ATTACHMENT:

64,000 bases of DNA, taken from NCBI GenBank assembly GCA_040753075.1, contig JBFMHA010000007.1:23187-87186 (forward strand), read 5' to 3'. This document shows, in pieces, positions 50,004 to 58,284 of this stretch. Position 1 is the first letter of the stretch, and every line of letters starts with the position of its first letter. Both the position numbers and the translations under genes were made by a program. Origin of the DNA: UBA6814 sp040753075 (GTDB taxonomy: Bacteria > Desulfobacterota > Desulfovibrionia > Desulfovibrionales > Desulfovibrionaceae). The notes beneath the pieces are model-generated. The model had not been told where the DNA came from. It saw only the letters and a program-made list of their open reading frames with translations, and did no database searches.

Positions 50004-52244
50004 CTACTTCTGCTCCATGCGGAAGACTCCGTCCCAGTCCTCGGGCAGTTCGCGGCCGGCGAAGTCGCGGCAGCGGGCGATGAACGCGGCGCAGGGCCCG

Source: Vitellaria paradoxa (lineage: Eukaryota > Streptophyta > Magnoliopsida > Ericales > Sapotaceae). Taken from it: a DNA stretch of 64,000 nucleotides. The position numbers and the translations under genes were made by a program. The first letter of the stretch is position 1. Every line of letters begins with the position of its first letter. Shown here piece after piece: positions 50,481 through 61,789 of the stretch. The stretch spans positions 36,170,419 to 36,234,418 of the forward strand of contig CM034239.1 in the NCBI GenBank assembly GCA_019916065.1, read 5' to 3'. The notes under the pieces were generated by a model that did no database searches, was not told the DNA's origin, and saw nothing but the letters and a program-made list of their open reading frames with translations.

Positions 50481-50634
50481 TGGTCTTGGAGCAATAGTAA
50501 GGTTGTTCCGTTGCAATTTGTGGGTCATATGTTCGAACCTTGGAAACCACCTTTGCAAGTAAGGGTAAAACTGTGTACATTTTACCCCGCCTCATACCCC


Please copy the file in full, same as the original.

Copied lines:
64,000 bases of DNA, taken from NCBI GenBank assembly GCA_040753075.1, contig JBFMHA010000007.1:23187-87186 (forward strand), read 5' to 3'. This document shows, in pieces, positions 50,004 to 58,284 of this stretch. Position 1 is the first letter of the stretch, and every line of letters starts with the position of its first letter. Both the position numbers and the translations under genes were made by a program. Origin of the DNA: UBA6814 sp040753075 (GTDB taxonomy: Bacteria > Desulfobacterota > Desulfovibrionia > Desulfovibrionales > Desulfovibrionaceae). The notes beneath the pieces are model-generated. The model had not been told where the DNA came from. It saw only the letters and a program-made list of their open reading frames with translations, and did no database searches.

Positions 50004-52244
50004 CTACTTCTGCTCCATGCGGAAGACTCCGTCCCAGTCCTCGGGCAGTTCGCGGCCGGCGAAGTCGCGGCAGCGGGCGATGAACGCGGCGCAGGGCCCG

Source: Vitellaria paradoxa (lineage: Eukaryota > Streptophyta > Magnoliopsida > Ericales > Sapotaceae). Taken from it: a DNA stretch of 64,000 nucleotides. The position numbers and the translations under genes were made by a program. The first letter of the stretch is position 1. Every line of letters begins with the position of its first letter. Shown here piece after piece: positions 50,481 through 61,789 of the stretch. The stretch spans positions 36,170,419 to 36,234,418 of the forward strand of contig CM034239.1 in the NCBI GenBank assembly GCA_019916065.1, read 5' to 3'. The notes under the pieces were generated by a model that did no database searches, was not told the DNA's origin, and saw nothing but the letters and a program-made list of their open reading frames with translations.

Positions 50481-50634
50481 TGGTCTTGGAGCAATAGTAA
50501 GGTTGTTCCGTTGCAATTTGTGGGTCATATGTTCGAACCTTGGAAACCACCTTTGCAAGTAAGGGTAAAACTGTGTACATTTTACCCCGCCTCATACCCC